The Franco-German axis, which for so long has defined the European Union, has taken some serious hits lately. Following the trauma of the eurozone crisis, the relationship between the two countries is heading towards a historic post-war low - to the point that Angela Merkel and Nicolas Sarkozy are no longer on speaking terms according to whispers in Brussels. This wasn't helped by Sarkozy's comments the other week that "95 percent" of the bailout package deal agreed corresponded to French demands.
Today Wirtschaftswoche takes an interesting look at the strains, quoting one "experienced" CDU source saying that "In this government one can talk anti-French without being punished...that wasn't the case at the time of [Chancellor] Kohl".
Quite extrordinarily, the article also suggests that relations between Sarkozy and Merkel are at such a low ebb that "Merkel likes to imitate the vain behaviour of the little Frenchman, thereby making friends in her party laugh during the late hours." Harsh!
Apart from the huge implications for the future of the EU, Merkel's more assertive stance - and the power vacuum left by the radical weakening of the Franco-German axis - is also proving very confusing for journalists. Particularly anglo-saxon ones. In today's FT, Philip Stephens is so perplexed by this new order that he desperately searches for some sort of familiar point of reference and finds....Margaret Thatcher! Stephens argues:
"Mrs Thatcher spoke the language of the small shopkeeper from her native
He also seems very pleased with his phrase "anti-European invective", using it twice to describe what he sees as the mood in the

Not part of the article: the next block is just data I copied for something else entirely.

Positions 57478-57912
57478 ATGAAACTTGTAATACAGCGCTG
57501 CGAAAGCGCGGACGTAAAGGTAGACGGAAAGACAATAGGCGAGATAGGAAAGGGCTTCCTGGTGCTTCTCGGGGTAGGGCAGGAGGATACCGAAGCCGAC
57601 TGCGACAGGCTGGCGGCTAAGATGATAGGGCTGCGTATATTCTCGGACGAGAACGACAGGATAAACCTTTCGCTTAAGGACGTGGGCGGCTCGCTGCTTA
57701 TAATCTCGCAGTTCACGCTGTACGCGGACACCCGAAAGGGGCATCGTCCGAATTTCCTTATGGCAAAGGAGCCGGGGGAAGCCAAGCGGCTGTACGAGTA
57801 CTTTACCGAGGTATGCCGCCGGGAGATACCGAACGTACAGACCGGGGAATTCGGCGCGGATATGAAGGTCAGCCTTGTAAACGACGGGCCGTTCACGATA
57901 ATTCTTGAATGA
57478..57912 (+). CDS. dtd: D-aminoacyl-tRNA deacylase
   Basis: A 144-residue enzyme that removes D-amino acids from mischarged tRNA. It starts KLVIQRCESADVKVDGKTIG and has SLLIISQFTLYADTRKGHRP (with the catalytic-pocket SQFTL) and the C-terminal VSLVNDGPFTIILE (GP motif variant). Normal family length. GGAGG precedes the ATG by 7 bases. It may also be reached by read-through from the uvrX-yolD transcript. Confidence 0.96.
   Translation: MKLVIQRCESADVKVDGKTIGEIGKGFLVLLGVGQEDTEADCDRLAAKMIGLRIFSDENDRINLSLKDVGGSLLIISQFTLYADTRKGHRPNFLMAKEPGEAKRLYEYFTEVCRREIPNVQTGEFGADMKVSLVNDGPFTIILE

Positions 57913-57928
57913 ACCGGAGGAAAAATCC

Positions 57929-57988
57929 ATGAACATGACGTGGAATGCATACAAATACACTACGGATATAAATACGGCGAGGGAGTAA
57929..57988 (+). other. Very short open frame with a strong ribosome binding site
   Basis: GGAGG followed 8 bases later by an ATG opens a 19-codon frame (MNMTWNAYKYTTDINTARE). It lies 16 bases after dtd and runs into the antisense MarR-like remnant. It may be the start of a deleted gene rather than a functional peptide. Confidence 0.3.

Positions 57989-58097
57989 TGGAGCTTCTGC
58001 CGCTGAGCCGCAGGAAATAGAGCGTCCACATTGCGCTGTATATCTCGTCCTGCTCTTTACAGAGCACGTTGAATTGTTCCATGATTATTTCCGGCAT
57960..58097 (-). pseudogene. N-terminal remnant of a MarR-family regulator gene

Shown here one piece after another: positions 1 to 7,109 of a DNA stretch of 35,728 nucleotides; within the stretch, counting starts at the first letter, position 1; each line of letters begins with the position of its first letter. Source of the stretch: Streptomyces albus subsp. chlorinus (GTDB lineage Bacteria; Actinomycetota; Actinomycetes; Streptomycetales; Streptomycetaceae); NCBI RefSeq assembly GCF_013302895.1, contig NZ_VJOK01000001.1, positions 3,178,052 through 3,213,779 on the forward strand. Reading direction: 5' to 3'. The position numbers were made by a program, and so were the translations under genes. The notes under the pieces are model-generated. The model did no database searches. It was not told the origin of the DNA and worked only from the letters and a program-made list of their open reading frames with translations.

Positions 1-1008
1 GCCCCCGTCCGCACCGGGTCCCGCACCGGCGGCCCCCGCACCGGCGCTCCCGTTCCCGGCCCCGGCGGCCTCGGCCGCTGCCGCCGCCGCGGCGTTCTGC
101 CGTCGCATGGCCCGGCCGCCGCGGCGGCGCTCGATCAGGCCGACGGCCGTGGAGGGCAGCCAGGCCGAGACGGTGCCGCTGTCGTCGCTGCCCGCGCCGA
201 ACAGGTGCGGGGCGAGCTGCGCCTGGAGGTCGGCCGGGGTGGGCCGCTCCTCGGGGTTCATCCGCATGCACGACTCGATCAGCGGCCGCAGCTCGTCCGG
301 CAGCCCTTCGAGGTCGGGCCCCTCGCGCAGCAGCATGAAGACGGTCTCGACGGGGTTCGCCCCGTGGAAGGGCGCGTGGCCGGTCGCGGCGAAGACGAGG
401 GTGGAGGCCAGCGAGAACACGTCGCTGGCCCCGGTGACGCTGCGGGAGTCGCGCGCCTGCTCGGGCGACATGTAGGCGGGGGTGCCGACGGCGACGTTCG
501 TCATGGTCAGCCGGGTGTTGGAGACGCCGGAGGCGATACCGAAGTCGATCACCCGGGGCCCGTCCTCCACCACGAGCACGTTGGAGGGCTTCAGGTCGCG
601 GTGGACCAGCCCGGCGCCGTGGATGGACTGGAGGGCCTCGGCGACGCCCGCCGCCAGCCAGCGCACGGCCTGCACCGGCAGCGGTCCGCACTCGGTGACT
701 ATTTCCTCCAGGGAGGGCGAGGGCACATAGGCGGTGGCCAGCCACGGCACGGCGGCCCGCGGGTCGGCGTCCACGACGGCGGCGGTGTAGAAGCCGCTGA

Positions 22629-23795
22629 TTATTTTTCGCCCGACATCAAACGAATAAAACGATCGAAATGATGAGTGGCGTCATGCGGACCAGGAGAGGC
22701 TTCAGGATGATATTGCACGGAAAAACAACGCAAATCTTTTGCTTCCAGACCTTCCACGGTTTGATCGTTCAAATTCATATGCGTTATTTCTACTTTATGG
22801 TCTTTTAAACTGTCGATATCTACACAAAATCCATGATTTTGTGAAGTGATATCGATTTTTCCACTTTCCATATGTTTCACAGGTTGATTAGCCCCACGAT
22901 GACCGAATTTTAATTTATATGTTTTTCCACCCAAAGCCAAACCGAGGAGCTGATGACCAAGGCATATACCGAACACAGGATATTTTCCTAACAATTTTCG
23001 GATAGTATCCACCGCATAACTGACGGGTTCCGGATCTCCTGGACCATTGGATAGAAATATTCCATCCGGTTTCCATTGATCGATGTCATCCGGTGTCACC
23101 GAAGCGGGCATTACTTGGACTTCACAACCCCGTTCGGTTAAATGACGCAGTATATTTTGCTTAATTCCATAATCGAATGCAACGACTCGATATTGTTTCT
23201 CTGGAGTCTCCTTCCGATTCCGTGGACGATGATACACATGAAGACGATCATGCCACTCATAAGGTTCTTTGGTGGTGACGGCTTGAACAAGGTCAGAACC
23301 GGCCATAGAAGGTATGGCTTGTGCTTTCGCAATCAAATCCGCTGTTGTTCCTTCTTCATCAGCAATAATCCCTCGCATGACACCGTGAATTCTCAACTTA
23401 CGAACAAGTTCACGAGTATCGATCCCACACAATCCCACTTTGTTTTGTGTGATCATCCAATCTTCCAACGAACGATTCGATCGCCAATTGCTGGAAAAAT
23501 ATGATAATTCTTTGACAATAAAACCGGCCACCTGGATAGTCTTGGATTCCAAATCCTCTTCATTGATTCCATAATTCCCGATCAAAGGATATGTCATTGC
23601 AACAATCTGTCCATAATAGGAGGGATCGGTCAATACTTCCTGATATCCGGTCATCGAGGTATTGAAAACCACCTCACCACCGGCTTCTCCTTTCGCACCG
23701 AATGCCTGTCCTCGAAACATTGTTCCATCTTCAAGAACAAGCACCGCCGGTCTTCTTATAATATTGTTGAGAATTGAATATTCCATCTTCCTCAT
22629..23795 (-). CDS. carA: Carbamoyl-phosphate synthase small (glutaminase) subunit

In Stephens' eyes the whole world is turning 'anti-European', apart from Sarkozy and a freemasonry of like-minded Eurocrats in
A leader in today's IHT is also struggling to come to terms with the changing nature of Europe:
"Now, at the worst possible moment,
Some journalists should really get out more and see some ordinary people outside of the political bubbles in a few selected capitals. A more sensible take on the situation can be found in the Economist's Charlemagne column today:
"Anger and denial are hardly surprising. Germans were promised that the single currency would be the old Deutschmark in new clothes, backed by Teutonic discipline and a fiercely independent central bank. Arguably, that fantasy Deutschmark died early on May 10th, when a euro-zone bail-out mechanism was agreed and the European Central Bank started buying government bonds by the bucket load. Germans are now in mourning. How they recover is not just their problem, but
In any case, the broken Franco-German engine certainly opens up the playing field for new alliances in